What the interphase genome looks like in vivo is unknown. Advances in sequencing over the last decade have provided new insight into sequence variants (and their expression);yet how the genome is organized in three dimensions, apart from the well-described machinations of mitosis, is only beginning to be understood. Adult cardiac myocytes reside primarily in interphase but are capable of large-scale changes in gene expression. Transcription factors, histone modifying enzymes and RNA polymerase complexes play a central role in the process of global gene expression;however, an equally important and less explored factor is endogenous chromatin structure. To be transcribed, a gene's local environment must be accessible for protein binding. The objective of this grant is to understand how this phenomenon is integrated on a genome- wide scale: how is the genome appropriately poised to have the right genes on and off under basal conditions, and what are the mechanisms that globally reorganize chromatin following a stimulus (e.g. during disease)? Heart failure involves large-scale gene expression changes, including reactivation of genes normally silenced during development. Our data from an in vivo mouse model of pressure overload show alterations in abundance and localization of chromatin structural proteins from the linker histone H1 and high mobility group (HMG) B families, and indicate that heart failure is associated with global reprogramming of the chromatin environment for gene activation. We seek to discover universal principles for how HMGs and linker histones control bulk chromatin rearrangement and global gene expression;therefore, we will employ zebrafish, isolated myocytes and mouse hearts as model systems. Our unifying hypothesis is that global reorganization of chromatin structure during heart failure is the result of systematic changes in the abundance, genomic localization, and protein interactions among chromatin structural proteins. We will examine how linker histones and HMGs establish the higher order structure of the genome in the cardiac nucleus and how they dynamically repackage chromatin in disease. We will use gain/loss-of-function approaches combined with super resolution STED microscopy (image chromatin packing), chromatin immunoprecipitation and DNA sequencing (localize proteins across the genome) and proteomics (determine proteins necessary for targeting). Our short-term goal is to understand the role of HMGs and linker histones in cardiac phenotype. The long-term goal is to develop an understanding of how HMGs, linker histones and other chromatin structural proteins coordinate genomic structure to facilitate specificity in gene expression. The significance in the basic realm is to develop an integrated model of chromatin packing. The significance to the clinical realm is to provide a mechanistic basis for how the genome is reprogrammed with disease, such that future therapies can target specific chromatin remodeling events.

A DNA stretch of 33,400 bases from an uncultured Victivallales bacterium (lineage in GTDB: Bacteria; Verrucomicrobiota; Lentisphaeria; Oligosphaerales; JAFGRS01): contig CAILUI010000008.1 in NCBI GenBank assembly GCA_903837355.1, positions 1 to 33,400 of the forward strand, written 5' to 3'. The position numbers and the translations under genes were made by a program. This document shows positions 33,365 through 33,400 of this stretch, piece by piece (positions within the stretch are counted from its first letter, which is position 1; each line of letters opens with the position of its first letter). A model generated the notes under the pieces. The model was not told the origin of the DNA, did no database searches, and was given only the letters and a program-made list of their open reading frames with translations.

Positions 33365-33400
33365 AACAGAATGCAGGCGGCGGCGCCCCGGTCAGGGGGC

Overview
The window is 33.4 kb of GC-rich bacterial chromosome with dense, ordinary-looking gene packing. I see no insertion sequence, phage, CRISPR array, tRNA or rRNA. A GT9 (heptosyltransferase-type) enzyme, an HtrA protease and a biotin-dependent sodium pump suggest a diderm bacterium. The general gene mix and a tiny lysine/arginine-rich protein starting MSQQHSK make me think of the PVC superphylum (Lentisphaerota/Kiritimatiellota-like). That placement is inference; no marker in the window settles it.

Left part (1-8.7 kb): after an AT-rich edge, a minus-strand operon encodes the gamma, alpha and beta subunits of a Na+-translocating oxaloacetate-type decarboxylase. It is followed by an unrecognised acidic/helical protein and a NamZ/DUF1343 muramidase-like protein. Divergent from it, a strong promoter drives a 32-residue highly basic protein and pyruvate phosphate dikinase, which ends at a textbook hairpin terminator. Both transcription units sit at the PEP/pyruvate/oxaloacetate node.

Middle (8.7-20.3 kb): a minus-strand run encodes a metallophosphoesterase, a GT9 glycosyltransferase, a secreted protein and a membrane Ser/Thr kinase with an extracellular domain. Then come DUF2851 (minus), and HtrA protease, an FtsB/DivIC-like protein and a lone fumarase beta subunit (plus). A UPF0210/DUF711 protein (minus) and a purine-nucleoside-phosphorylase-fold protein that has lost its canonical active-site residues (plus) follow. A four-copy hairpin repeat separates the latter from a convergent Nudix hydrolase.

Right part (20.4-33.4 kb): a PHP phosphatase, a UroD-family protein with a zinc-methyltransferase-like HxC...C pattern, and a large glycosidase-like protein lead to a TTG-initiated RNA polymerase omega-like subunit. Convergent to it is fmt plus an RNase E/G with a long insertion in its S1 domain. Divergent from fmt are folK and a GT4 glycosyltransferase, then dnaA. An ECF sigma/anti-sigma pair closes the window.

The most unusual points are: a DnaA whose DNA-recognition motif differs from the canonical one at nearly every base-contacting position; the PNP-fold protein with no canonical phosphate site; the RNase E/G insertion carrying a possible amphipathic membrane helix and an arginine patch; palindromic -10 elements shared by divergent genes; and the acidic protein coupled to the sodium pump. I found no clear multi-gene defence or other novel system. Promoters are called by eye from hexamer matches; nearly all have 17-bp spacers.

Public Health Relevance

Fundamentally new strategies are needed to understand how the genome contributes to the human health problem of cardiovascular disease. We propose a novel systems approach combining chromatin immunoprecipitation plus DNA sequencing, super resolution microscopy and proteomics to examine chromatin structure in the setting of heart disease (in cells and mice) and development (in zebrafish). Our studies will test the hypothesis that genome-wide changes in gene expression are controlled by alterations in chromatin structural proteins, will reveal the principles underlying this phenomenon and have the potential to establish a new paradigm for how genomic structure affects cardiac phenotype during health and disease.

National Institute of Health (NIH)
National Heart, Lung, and Blood Institute (NHLBI)
Research Project (R01)
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Myocardial Ischemia and Metabolism Study Section (MIM)
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Applebaum-Bowden, Deborah
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University of California Los Angeles
Schools of Medicine
Los Angeles
United States
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Karbassi, Elaheh; Vondriska, Thomas M (2014) How the proteome packages the genome for cardiovascular development. Proteomics 14:2115-26
Monte, Emma; Vondriska, Thomas M (2014) Epigenomes: the missing heritability in human cardiovascular disease? Proteomics Clin Appl 8:480-7
Chapski, Douglas J; Monte, Emma; Vondriska, Thomas M (2014) Positive feedback in cardioprotection: can more mechanism lead to translation? Circ Res 114:1225-7
Rosa-Garrido, Manuel; Karbassi, Elaheh; Monte, Emma et al. (2013) Regulation of chromatin structure in the cardiovascular system. Circ J 77:1389-98
Monte, Emma; Mouillesseaux, Kevin; Chen, Haodong et al. (2013) Systems proteomics of cardiac chromatin identifies nucleolin as a regulator of growth and cellular plasticity in cardiomyocytes. Am J Physiol Heart Circ Physiol 305:H1624-38
Chen, Haodong; Monte, Emma; Vondriska, Thomas M et al. (2013) Systems proteomics of healthy and diseased chromatin. Methods Mol Biol 1005:77-93